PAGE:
I want to preface this review by saying that, aside from people singing its praises, I didn’t know very much, if anything, about the story prior to reading Gone Girl (Get a copy here.). I picked it up blind, just understanding that it was a murder-mystery.
Gone Girl revolves around Nick Dunne, a former writer who has moved back to Missouri from New York after he and his wife, Amy, are laid off. Amy, a Manhattanite, isn’t thrilled to be in the more rustic suburban town. But, Nick’s parents are ill and they are almost completely broke. They buy a bar and seem to start settling in, though their marriage is more distant than ever. When Nick returns home on the evening of their fifth wedding anniversary, he finds their living room a wreck, their things scattered about and ruined, and Amy is nowhere to be found. The longer the search for Amy goes on, the more we realize how dark things really were between them.
Gone Girl is presented in two different perspectives (arguably three). We hear from both Nick and Amy, both in first-person narrative. It’s very difficult to keep two parallel first-person narratives distinct, but Flynn manages to do it. With the exception of a prolific misuse of the word “literally,” the two maintain different attitudes and voices.
What’s unfortunate is that neither character’s voice felt particularly genuine. Nick is unhappy in his relationship. This much is made clear, but the emotional connections we’re supposed to see, namely his desire to be anything other than a man like his farther and the slow resentment building up towards Amy, seem very unjustified in the narrative. We don’t see him interact once with his father and we already know he has come back without hesitation or complaint to take care of BOTH his mother and his father. The narrative seems to jump from neutrality over Amy and a preoccupation over how he will be perceived without every explaining why he (1) instantly assumes that he will be seen as a culprit, or (2) why he isn’t that concerned about his wife’s safety. As a character, I thought Nick felt very flat.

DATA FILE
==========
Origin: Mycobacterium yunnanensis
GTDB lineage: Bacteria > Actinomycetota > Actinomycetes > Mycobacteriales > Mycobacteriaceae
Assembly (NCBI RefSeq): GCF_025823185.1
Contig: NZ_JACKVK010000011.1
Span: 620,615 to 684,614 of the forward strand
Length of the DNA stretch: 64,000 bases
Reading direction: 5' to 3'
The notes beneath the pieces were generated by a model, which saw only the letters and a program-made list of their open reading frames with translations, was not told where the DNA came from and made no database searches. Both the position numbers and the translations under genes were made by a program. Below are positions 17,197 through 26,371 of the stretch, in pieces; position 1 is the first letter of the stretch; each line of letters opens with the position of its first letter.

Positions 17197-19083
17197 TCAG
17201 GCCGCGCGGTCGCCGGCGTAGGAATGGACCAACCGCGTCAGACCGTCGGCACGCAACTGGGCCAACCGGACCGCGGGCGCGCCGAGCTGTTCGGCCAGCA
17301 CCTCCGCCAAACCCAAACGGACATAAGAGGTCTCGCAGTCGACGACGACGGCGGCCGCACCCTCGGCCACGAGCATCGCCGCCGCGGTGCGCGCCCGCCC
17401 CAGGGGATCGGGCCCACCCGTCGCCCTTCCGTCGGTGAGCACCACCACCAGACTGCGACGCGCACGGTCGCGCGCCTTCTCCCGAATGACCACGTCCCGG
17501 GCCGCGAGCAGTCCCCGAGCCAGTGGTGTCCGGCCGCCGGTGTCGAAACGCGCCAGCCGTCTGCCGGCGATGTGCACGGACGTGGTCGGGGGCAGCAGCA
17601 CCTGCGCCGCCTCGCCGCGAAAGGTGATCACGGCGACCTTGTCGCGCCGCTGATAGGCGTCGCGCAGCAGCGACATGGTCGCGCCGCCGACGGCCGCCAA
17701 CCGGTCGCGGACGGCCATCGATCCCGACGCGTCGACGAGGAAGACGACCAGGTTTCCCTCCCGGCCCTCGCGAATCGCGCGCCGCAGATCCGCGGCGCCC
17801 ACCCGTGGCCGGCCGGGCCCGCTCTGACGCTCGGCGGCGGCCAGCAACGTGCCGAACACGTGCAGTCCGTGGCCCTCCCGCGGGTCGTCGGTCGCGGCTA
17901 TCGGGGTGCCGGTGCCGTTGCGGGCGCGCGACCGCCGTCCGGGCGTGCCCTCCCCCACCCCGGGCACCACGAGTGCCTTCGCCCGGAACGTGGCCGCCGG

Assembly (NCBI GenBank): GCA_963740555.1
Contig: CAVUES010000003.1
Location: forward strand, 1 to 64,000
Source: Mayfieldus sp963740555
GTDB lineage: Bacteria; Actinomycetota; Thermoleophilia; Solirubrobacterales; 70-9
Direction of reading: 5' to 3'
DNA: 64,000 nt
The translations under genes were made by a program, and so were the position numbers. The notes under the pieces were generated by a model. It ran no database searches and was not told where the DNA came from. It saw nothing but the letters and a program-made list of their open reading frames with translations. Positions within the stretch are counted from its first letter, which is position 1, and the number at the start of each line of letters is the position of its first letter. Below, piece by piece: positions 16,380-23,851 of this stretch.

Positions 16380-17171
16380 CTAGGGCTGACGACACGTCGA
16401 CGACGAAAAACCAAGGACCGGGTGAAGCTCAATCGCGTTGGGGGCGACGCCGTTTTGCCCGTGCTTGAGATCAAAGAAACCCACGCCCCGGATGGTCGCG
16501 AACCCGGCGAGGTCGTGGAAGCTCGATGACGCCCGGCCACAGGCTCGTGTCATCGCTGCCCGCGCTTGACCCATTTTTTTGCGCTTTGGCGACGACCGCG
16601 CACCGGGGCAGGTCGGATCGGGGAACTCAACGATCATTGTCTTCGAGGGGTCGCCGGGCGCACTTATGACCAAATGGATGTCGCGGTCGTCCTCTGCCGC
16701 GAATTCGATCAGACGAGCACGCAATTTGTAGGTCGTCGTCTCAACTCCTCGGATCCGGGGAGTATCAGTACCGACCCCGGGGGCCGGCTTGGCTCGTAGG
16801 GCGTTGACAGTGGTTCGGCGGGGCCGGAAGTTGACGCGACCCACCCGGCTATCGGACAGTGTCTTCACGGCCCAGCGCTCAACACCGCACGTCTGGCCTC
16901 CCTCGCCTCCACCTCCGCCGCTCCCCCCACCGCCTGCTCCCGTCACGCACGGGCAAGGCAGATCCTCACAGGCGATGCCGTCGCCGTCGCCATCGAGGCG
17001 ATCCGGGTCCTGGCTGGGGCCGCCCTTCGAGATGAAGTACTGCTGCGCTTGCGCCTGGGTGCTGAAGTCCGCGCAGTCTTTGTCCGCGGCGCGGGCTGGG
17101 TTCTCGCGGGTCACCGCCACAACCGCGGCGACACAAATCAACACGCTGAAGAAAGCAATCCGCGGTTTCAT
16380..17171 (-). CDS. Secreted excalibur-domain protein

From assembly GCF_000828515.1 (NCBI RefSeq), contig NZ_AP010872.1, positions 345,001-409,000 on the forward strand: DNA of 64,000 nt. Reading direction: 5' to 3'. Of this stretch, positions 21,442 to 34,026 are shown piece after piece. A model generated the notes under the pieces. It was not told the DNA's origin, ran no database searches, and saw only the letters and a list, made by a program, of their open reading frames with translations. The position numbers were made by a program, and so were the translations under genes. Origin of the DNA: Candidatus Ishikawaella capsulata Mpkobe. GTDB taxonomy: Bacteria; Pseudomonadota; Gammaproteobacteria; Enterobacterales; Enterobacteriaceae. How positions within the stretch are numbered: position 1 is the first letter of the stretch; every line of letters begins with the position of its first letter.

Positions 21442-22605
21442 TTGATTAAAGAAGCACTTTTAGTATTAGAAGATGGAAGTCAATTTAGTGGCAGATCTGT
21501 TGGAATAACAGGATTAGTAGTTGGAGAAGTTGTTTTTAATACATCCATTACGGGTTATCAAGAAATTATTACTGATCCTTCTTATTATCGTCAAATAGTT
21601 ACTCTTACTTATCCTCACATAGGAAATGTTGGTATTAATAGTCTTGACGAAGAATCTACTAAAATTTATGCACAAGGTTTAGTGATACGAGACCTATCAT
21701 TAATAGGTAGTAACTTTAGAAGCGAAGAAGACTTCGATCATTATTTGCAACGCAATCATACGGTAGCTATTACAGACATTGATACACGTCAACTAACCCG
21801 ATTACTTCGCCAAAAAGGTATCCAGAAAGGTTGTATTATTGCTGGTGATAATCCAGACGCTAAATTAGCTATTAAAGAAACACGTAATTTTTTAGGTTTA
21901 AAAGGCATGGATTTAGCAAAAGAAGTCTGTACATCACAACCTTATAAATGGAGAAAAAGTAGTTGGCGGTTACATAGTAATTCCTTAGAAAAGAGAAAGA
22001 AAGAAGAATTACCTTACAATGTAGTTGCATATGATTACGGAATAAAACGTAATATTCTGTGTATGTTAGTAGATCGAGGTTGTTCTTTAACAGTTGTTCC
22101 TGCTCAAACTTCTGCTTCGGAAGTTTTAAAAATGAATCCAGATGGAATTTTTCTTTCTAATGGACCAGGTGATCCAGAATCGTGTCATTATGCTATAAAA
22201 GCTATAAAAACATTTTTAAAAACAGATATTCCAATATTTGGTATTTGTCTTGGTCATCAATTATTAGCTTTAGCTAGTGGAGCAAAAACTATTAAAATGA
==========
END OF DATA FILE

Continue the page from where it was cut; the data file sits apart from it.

Amy isn’t any better. Her initial diary entries do little more than paint a picture of a spoiled upper-middle class princess. The shows of resentment towards other children of privileged don’t make her special; instead, they emphasize her self-pretensions and entitlement. When the plot twists, Amy at least speaks in a way that makes sense with her actions.
The story has been praised for it’s twists. To be honest, I thought that the plot was pretty predictable. As I said before, I knew nothing about the plot going in, but I was never surprised. I thought that the plot points were overly built up and the story overall seemed anti-climactic. It seemed very much like there were check boxes Flynn was going through to be surprising or edgy. But the twists have all been used before, and they were neither exciting in their presentation nor in their justifications.
Overall, I gave this one a 2.5-3.